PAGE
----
> Interview with Jean-Baptiste Fressoz : “Sous la technique, les matières”

> Interview with Emmanuel Dockès : “Jouir de la liberté, c’est prendre des risques


by 
Taoufik Vallipuram et Camille Lizop
Taoufik Vallipuram et Camille Lizop
Magazine
August 16, 2021

Globalisation is the work of colonisation

by
Taoufik Vallipuram et Camille Lizop
Taoufik Vallipuram et Camille Lizop
Magazine
May 27, 2021
Share on

INTERVIEW with Alain Deneault. Second part. Words can make us ignorant of certain realities. In this sense, they politicise us. What about the word “colon”? What does it say about our world and its balance of power? Alain Deneault tells us more in the second part of our interview.

This article was initially published in French. Click here to read the original version.

Bande de colons (Band of Colonists) your latest work, deals with the figure of the colonists in Canada. Does this figure allow us to understand the depoliticization processes underway today?

What prompted me to write this book is that many people in Quebec present themselves as colonized and are at the same time described as colonizers. In reality, they are somewhere in between: they are both descendants of the French who colonised Canada and then were themselves "colonised" by the British. What characterises them is that they do not really have responsibility in the strong sense. The settler is a figure who lives as a free electron, in a depoliticised form. He sees himself sometimes on the side of the powerful and sometimes on the side of the weak according to convenience. He sees himself very badly. He is the mediocre par excellence: he conforms to rules that he himself has not determined in view of small advantages, drawn according to what he guesses to be the expectations of the powerful, always dodging all obstacles that risk tipping him into a position that resembles that of the dominated, even if for racist reasons he will never be totally assimilated to them.

In Canada, the people of origin account for 2% of the population, compared to 100% five centuries ago.

From 1860 onwards, the triumphant British regime thus defined three statuses in colonial Canada: Aboriginal, French Canadian or British subject. The French Canadian is, in a way, the proletariat of the colonial category. They are not part of the colonial oligarchy, which shapes the colony by passing laws, and at the same time constitutes a minority of powerful shareholders, public decision-makers, judicial officials, etc.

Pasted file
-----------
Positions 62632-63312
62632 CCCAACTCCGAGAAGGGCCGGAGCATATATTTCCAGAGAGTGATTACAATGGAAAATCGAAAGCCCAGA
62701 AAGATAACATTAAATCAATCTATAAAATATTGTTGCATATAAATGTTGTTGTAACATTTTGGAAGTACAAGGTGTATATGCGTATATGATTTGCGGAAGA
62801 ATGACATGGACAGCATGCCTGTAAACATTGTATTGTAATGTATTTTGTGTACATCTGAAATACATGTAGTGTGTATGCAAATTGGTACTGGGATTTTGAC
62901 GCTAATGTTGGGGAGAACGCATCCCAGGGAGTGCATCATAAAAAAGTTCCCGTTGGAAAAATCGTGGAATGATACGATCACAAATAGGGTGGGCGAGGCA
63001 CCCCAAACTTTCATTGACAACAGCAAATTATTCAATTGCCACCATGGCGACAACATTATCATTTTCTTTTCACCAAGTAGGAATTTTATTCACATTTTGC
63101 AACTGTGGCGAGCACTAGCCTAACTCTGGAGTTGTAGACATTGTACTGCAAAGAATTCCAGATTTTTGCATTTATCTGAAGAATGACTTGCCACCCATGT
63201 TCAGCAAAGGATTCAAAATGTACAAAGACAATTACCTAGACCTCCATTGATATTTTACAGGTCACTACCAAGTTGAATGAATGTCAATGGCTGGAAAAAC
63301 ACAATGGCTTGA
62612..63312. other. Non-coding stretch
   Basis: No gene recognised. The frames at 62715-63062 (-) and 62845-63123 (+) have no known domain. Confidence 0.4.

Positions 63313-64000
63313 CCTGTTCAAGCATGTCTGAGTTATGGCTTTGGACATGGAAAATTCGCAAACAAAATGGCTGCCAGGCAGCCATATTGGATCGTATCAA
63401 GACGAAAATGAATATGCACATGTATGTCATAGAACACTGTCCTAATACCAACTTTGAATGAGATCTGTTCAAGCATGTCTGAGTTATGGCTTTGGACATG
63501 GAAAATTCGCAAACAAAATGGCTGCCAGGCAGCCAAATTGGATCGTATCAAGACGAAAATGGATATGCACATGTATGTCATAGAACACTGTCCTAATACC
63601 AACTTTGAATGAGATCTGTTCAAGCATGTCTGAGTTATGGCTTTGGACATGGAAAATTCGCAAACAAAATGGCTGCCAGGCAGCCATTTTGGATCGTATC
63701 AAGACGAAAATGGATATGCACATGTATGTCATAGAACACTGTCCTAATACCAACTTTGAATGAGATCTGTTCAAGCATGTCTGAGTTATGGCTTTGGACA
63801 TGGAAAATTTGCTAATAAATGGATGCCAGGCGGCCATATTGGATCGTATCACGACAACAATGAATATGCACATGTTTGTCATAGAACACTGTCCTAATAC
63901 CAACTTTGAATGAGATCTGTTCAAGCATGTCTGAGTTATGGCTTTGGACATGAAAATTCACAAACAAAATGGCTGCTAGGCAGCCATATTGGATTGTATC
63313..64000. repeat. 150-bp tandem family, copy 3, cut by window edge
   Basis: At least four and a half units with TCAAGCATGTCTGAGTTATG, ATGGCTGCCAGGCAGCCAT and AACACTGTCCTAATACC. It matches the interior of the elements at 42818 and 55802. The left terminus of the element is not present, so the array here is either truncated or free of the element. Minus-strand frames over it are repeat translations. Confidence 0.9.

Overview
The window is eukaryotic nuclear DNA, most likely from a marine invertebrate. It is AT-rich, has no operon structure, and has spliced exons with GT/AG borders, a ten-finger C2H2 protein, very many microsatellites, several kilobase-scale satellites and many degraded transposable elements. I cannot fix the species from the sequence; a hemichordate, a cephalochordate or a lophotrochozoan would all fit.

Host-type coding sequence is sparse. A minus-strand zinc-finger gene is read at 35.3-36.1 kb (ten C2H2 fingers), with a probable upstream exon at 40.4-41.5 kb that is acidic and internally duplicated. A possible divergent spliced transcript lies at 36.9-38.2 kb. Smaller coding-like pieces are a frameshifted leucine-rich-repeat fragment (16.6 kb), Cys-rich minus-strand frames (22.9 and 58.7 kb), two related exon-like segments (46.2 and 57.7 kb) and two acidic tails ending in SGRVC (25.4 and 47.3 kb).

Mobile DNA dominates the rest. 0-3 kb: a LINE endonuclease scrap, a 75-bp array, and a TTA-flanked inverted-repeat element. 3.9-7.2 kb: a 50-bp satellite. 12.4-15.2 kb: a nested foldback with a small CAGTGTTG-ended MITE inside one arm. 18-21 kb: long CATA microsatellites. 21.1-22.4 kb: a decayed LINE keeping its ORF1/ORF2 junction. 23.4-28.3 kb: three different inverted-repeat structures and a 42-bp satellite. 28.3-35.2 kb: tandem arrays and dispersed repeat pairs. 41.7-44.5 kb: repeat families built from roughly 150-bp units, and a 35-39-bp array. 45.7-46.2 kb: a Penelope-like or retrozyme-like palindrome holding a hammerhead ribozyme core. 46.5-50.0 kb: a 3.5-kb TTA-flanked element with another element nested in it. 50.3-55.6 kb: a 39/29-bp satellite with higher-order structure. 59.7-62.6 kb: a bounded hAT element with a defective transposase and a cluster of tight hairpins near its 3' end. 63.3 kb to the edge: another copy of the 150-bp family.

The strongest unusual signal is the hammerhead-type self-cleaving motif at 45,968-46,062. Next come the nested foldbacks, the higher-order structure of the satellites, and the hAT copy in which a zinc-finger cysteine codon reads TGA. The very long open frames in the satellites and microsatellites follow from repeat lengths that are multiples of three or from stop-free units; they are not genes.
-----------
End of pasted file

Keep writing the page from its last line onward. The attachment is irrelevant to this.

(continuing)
And yet, these French Canadians are nonetheless settlers?

Although situated in an in-between position, French Canadians were also part of an enterprise to dominate and despoil Canada. And this continues to this day! The colonial work of plundering is still going on in Canada. It is not something that happened elsewhere, like the colonisation of Algeria or sub-Saharan Africa by France. This is happening here and now. Where we set foot every day, where we make our homes, where we establish our cities. We are nothing but settlers, even today. This reality is immediate: when you drive through the country, you see the word settlement on signs. This status is not metaphorical, it is formal.

But in other regions, colonial work has also deeply affected societies.

Without denying the exploitation of Algerians, Tunisians, Senegalese or Congolese by France, the Canadian context is specific, like Java or Australia, which were also British settlements. In Canada, people of origin make up 2% of the population, compared to 100% five centuries ago. France has never sent enough French people to Senegal, Mali or Chad to ultimately represent 98% of the local population! In Canada, the colonised have become totally ostracised on their own territory. We can even speak of a slow genocide: the Algonquins are a civilization that has been gradually eradicated.

Can the colonial context of Canada and the different statuses associated with it be related to a form of society organised into social classes?

Unlike French colonisation, in Canada racial differences did not divide the labour. It was the settlers - people from Europe - who worked the land themselves. This meant that not all settlers were on the same footing: some were comfortable and cooperative with the regime, others were completely enslaved and tried to survive by any means necessary. The status of the Canadian settler transcended the historical European social categories of middle class and proletarian. In contrast, the colonists in the French colonies were either entrepreneurs, administrators or managers to oversee the work done by others. The local colonised populations were ordered to exploit rubber, cocoa or oil. In Canada, the colonised were not the proletarians. It was an indefinable stratum, which you can perhaps find in France among certain immigrant communities that have been totally marginalised to the point of no longer seeing them. It's another relationship to the world.

In any case, today there is no longer a proletariat in the sense that the Communist Party described it in the 1950s. The proletariat is sociologically composite, so much so that it is difficult to find class solidarity. There are no longer those who go to the factory in the morning in the same movement to produce the goods the country needs. The proletarians bring together different statuses, different cultural, family and migratory histories - which partly explains why the French left has not been able to federate since the 1980s.

Could we however, create a parallel between French Canadians both colonists and colonized, and the middle class, victim and guardian of the class struggle?